Matsushita Electric Industrial Co., Ltd. adopted the TAB method in a 10-inch color liquid crystal display (LCD) TV set. An anisotropically conductive film formed by scattering fine metal powder in resin was used to connect the TAB-type LSI to a transparent indium–tin oxide (ITO) film which formed the LCD panel electrodes.

LCD Module with TAB Packaging

1988: The first Japan&U.S. Semiconductor Package Joint Committee in Hawaii

In order to spread packaging techniques being developed in Japan, such as the QFP, the Electronic Industries Association of Japan (EIAJ) intensified standardization activities around 1985, and held the first Japan-U.S. Semiconductor Package Joint Committee in Hawaii. Japan made proposals on methods for the naming of packages and the notation for package dimensions, and urged the use of the millimeter as the standard unit. After convincing the department in charge of military specifications and standards among others, the U.S. accepted the change from the inch to the mm as the standard unit of measurement in package design. The STS (SEMI Technology Symposium) session was set up within the same year at SEMICON Japan, hosted by SEMI Japan, to provide an opportunity to present packaging techniques.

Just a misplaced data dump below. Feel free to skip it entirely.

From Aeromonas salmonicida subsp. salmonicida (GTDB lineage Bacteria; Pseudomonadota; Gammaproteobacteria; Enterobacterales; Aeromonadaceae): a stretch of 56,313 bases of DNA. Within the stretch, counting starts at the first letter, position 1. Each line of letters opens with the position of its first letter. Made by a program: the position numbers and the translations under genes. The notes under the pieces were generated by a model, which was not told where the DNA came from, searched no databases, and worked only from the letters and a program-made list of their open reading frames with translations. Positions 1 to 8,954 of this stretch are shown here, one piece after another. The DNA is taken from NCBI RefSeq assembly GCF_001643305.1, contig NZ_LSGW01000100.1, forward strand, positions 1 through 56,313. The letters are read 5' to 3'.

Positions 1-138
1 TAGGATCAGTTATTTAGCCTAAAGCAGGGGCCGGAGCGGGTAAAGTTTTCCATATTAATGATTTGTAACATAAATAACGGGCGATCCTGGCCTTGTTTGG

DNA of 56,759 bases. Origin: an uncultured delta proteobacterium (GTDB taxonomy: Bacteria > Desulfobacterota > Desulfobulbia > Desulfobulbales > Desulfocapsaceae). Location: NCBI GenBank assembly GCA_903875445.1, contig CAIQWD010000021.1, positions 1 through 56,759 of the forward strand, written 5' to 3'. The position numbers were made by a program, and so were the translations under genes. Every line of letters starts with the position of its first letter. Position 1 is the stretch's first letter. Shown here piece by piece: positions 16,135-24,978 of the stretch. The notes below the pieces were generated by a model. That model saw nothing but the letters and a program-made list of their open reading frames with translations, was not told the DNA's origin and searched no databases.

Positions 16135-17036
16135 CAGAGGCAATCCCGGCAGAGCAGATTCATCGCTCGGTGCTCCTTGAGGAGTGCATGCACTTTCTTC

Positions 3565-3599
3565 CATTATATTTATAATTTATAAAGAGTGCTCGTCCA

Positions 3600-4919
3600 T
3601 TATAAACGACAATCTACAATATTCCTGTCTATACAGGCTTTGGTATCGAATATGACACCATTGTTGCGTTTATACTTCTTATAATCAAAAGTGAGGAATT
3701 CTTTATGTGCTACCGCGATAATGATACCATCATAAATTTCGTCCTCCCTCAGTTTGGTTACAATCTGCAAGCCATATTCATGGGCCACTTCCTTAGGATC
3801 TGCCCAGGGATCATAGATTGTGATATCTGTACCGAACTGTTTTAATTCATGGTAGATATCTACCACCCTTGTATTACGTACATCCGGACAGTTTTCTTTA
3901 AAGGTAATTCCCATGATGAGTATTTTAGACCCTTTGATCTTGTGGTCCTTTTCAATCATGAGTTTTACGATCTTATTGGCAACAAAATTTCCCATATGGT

First Japan-U.S. Semiconductor Package Joint Committee (@ Hotel in Hawaii)

1988: One-mm-thickness QFPs enter mass production

Hitachi developed the thin TQFP (thin quad flat package), a resin package with a thickness of only 1.0 mm. Following its introduction, the package came to be used for memory devices such as DRAM and SRAM as a measure towards even smaller and lighter electronic devices.

Cross Section of TQFP (1mm Thickness)

Countermeasure to Cracks by Cross-Shape Slit in Die-Pad

1988: Start of LOC structure development

As a technique for the high-density mounting of DRAM, Hitachi also developed the lead-on-chip (LOC) structure, in which the lead frame is placed above the DRAM chip and connected with gold wiring. This structure led to the SOJ (small-outline J-leaded) package and pin-insertion ZIP (zigzag in-line package).

4Mbit DRAM with LOC Type Package - X-Ray Photo

1989: Development of 208-pin QFP packages with two internal lead-frame (LF) layers

As the operating frequencies and numbers of pins of LSI devices continued to increase, the noise from signals in the lead frame became a problem. Hitachi thus developed a 208-pin QFP package with a two-layer structure in which a ground layer was formed beneath the lead frame. This package was applied to LSI circuits for mainframe computers among other products.

QFP Package for High Speed Device with Two Internal Lead-frame Layers